Unfortunately, this is often not the case.
The following are common hurdles that I hear of in the workplace.
• Difficulty fitting into the company’s culture
• Not being heard and respected
• Handling the fallout from mistakes you’ve made
• Trying co-workers and interpersonal relationships
• Confusing emails that obstruct communication
• Personal life affecting your work performance
Each of these can happen even when you have the best of intentions. Also, I want to point out that these hurdles can happen outside of the corporate world for example, in your new startup or any situation where you work with a group of people. The dynamics are the same because, let’s admit it, we are all humans with totally different perspectives and ways of doing things, both in life and work.
Here are my thoughts about some of the work hurdles you may be facing, and how to step around it and move on.
When you’re new...
When you are new in a company you will have that learning curve of how to fit into a group that looks difficult to integrate into. Don’t forget there is always resistance to change and by being the new kid on the block it takes time and a lot of effort on your part to meld.
The only method that I use is to be friendly and courteous to all new colleagues and stay out of the gossip or hearsay. Keep in mind, everyone has a right within a group to be heard and respected. Some people think respect needs to be earned, but I take the position that I respect everyone unless proven wrong. Give others the benefit of the doubt…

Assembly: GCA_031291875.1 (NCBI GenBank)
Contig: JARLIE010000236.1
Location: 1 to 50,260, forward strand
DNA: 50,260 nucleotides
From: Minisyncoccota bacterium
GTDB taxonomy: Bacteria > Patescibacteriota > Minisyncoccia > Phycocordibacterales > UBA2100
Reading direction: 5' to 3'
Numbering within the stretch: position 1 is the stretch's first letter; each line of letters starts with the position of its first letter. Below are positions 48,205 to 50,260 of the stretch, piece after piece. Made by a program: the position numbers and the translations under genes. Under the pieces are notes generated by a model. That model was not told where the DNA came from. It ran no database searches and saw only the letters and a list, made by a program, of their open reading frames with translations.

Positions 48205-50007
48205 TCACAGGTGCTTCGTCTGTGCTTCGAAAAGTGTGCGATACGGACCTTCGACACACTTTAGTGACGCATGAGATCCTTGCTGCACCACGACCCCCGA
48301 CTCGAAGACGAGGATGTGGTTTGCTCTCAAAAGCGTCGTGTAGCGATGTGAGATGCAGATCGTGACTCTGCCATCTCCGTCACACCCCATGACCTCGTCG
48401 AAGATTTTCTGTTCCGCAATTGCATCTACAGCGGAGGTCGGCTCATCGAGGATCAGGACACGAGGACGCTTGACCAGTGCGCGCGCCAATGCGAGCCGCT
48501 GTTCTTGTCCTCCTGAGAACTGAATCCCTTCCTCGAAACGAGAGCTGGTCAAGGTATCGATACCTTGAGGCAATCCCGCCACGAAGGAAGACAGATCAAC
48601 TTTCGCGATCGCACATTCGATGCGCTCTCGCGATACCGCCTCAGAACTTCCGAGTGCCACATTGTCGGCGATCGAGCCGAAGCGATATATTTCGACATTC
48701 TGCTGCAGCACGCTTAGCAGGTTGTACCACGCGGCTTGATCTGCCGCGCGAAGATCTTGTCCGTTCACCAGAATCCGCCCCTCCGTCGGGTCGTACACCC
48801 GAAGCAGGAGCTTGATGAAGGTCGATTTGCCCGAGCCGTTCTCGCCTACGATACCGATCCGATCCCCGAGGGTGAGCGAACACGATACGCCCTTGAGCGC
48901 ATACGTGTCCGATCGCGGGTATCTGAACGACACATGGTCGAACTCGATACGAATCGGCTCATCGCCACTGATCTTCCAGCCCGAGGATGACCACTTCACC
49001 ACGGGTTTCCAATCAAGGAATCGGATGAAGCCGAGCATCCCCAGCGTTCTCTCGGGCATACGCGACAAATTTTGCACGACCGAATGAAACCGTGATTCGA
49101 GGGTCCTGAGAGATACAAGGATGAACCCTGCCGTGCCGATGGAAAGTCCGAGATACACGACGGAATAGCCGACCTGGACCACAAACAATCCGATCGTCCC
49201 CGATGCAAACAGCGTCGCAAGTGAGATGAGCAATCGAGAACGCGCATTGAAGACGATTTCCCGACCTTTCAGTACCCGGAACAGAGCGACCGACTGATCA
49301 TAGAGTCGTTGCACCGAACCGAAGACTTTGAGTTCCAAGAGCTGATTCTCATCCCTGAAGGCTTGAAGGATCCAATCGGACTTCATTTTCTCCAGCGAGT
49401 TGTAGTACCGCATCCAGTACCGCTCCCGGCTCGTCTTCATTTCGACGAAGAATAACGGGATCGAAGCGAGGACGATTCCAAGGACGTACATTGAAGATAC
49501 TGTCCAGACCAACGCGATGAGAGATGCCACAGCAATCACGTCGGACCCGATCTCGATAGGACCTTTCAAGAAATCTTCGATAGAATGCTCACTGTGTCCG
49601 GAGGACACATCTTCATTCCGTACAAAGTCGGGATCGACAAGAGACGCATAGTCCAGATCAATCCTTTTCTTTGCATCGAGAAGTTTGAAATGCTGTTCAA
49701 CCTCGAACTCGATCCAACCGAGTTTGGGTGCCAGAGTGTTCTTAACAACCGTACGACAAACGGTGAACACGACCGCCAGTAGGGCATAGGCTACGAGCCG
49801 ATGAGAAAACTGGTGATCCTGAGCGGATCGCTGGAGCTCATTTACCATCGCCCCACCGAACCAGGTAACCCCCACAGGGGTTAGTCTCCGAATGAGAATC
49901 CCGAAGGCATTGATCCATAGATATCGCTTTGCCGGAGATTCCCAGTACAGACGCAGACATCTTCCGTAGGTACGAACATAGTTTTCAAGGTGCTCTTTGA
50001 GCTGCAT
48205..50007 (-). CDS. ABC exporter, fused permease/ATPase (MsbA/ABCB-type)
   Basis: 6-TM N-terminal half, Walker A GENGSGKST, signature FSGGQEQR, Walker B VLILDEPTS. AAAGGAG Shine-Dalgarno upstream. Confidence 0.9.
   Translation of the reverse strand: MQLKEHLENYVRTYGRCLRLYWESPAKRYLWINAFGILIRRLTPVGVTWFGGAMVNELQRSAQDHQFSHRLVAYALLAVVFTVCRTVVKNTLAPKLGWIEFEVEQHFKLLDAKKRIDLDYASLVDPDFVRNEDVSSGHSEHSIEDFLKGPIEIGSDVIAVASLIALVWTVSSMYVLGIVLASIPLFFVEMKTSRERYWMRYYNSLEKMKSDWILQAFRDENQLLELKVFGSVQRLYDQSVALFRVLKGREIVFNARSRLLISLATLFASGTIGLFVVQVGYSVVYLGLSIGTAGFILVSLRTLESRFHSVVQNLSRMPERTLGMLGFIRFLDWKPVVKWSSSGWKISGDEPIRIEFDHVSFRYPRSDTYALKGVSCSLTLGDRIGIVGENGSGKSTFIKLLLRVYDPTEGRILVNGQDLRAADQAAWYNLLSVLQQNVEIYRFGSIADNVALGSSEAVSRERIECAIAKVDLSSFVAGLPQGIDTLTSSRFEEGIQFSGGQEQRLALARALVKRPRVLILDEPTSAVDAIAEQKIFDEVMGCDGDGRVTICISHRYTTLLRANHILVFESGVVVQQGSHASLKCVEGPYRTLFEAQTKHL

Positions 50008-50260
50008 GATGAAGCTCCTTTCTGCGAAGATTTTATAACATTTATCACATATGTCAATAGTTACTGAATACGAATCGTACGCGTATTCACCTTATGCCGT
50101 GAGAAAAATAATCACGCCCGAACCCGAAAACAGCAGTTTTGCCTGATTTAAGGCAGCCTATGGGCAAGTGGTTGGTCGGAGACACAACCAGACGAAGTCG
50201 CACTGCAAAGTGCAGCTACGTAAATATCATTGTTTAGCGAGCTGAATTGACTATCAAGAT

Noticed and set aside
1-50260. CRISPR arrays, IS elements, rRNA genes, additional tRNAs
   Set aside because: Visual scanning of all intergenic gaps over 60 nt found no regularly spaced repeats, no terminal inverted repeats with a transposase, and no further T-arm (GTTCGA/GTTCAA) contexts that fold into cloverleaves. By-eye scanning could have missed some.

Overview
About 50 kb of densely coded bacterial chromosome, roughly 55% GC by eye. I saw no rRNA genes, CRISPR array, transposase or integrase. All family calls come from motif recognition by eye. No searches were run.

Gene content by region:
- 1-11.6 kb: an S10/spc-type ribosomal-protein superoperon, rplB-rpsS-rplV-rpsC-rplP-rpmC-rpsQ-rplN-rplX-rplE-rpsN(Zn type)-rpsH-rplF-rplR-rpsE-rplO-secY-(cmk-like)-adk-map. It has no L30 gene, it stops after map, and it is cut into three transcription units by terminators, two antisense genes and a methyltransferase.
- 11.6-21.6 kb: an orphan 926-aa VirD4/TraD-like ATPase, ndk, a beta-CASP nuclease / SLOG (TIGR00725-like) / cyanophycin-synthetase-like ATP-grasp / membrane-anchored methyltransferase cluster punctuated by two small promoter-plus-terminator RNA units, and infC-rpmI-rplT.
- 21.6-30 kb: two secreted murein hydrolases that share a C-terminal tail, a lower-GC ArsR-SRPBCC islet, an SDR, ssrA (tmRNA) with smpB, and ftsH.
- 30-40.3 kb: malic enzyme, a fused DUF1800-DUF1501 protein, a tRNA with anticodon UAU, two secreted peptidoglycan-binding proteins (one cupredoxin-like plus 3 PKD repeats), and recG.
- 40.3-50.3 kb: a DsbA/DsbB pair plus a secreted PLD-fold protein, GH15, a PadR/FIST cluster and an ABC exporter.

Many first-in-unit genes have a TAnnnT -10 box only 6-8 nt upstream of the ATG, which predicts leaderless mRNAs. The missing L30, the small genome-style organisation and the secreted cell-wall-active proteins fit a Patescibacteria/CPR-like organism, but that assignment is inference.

When you’ve made a mistake…
Handling mistakes is never fun, not for the one making them nor for the one who has to correct it. However, there are ways of behaving in such a manner that you can instantly learn from them and move on. Take the high road and say “mea culpa” before others point out your mistakes. This way you are very open and forthcoming.
When dealing with communication difficulties…
One thing that creates communication problems is that we all believe we are the better communicator than the person across from us.
Slow down and first paint a picture so that others know the direction you are taking with your ideas. Consider that they do not know where your inspiration comes from--they are not in your head.
I have a method that I use all the time when I don’t know if we are both hearing the same thing. First, I let the person finish and then reiterate what I think I heard. That works wonders, even if they are impatient because they will repeat back to me what I did not understand and this prevents misunderstandings.
When dealing with email…
The other factor that can trip us up in the workplace is emails and the written language. We often need to work with people from all over the world, and we need to tailor our words so that we are understood. Again, my method is to work in bullet form, short and concise, that helps the reader understand what you need and the response you are looking for.
And please make the emails short! Nobody has time to sift through hundreds of emails from their coworkers.
When your personal life overlaps with your professional life…
Personal life affects your work life--this happens for everyone. Were you up all night worrying about a friend dying or how to pay your bills? This will affect how you perform the next day. Communicate. Be open and say, “Today, I hope you can have my back. I am a bit out of sorts.” No need to go into the details. But by doing this you have not only communicated but asked for assistance. Try it! It works!
An important lesson I have learned is that people are not for or against you, they just are people like you and me.
The people you work with do not need to be your friends, that is why they are called co-workers or colleagues. But if you can find a middle ground where you learn to take everyone’s assets instead of harping on what cannot be done, you will have a much better work day.
Lastly, be happy! Because there are no mistakes. Life is a trial and error process.